Monday, April 6, 2015

Against the Flow by John Lennox

Against the Flow: The Inspiration of Daniel in an Age of Relativism

This book begins with a strong hook, expounding on the opening chapter of Daniel. 
Imagine this young Hebrew, a worshipper of the Almighty God and a citizen of a oppressed nation. His intelligence and sensitivity mark him for his captors. They want to submerge him in their culture and seduce him with their philosophies. They're going to train him in all their arts and sciences and install him in the Babylonian court. 

Right there you can feel Daniel's tension and hear the questions in his soul. "How will God preserve, redeem, and deliver His captive people? How will I serve Him and how can I trust Him when he allowed me to be torn away from my family and home?" It's black and white text on a page for us today, but for Daniel it was sweat and blood and sleeplessness. 

Often, our time/space distance from Biblical events obscures both the relevance of the message and the humanity of the narrator. Oxford Professor John Lennox sets out to show us the book of Daniel in a new light, by revealing the significance of one life dedicated to God. By mining the book of Daniel for all the wisdom it contains, we can learn a great deal about how to live "against the flow" in our day.

How did Daniel hold fast to the faith of his fathers when he was totally surrounded by a pagan people?

How did he speak so courageously, and so winsomely, to guards and governors? He presented the truth unflinchingly, yet with utterly respect, and powerful men were moved to consider his minority position.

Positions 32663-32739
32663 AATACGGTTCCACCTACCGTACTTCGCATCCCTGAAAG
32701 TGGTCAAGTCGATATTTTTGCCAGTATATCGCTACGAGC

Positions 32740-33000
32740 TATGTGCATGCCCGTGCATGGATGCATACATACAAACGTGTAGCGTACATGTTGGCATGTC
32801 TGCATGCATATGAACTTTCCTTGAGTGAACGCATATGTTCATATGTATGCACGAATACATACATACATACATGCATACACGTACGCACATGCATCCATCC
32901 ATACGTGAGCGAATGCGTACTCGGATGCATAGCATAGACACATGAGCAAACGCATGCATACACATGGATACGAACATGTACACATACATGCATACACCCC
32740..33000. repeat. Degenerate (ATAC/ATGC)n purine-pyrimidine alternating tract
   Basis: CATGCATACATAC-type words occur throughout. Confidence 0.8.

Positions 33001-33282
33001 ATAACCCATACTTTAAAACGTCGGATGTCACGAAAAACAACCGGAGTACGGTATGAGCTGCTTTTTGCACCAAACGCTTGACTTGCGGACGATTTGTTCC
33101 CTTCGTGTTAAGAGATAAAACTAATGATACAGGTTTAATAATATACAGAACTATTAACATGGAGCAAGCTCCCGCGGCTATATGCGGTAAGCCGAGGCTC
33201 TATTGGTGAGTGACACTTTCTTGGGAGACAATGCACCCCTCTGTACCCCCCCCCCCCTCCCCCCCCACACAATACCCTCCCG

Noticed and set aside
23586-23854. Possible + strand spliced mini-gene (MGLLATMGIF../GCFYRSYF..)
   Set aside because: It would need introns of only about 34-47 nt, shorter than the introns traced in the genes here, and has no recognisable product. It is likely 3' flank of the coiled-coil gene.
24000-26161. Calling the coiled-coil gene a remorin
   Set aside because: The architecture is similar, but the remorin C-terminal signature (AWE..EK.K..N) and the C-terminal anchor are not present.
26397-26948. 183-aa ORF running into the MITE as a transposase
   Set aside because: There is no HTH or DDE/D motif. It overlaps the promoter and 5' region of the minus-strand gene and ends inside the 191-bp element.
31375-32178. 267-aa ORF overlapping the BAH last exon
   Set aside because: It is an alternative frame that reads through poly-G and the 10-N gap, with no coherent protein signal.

How did his personal fidelity fuel his counter-culture stance?  We can see that he was a man of prayer, and he sought to close the gaps between his convictions and his integrity. Paraphrasing Rudyard Kipling, Daniel walked with crowds and kept his virtue, he talked with kings and didn't lose the common touch.
This man epitomized being "in the world and not of it." 

We have no reason to believe that he was an unpleasant, bigoted person who condemned and shunned left and right. Instead, we see a steady witness, whose hard-words-softly-spoken were valued by the establishment of his day. We see a man who knew the score about the world he lived in, and who made his decisions with the character of God as his reality.

Indeed, there is much to learn from Daniel. And this book is a great start.... it's 400 plus pages of fascinating history that spans multiple empires and conquests and kingdoms, as well as commentary on how we can live today. Human dignity, the meaning of history, how to live as God's ambassadors, the nature of the kingdom of heaven, the reality of revelation, the power of predictive prophecy, the invasion of the supernatural into the natural, the synergy between mind and brain... all these concepts receive treatment in this book. 

And the ultimate purpose of Daniel's Scriptures and Professor Lennox's scholarship is to point us to a living God, one who is intensely personal as He meets with his people, and who gives the centuries their meaning.

I'll close with a quote from the book of Daniel, CEB translation. This is God addressing Daniel: "Do not be afraid, man greatly beloved; all will be well with you. Be strong, be strong." 

Thank you to Monarch Publishing and Litfuse Publicity Group for providing me a review copy. It was much appreciated.

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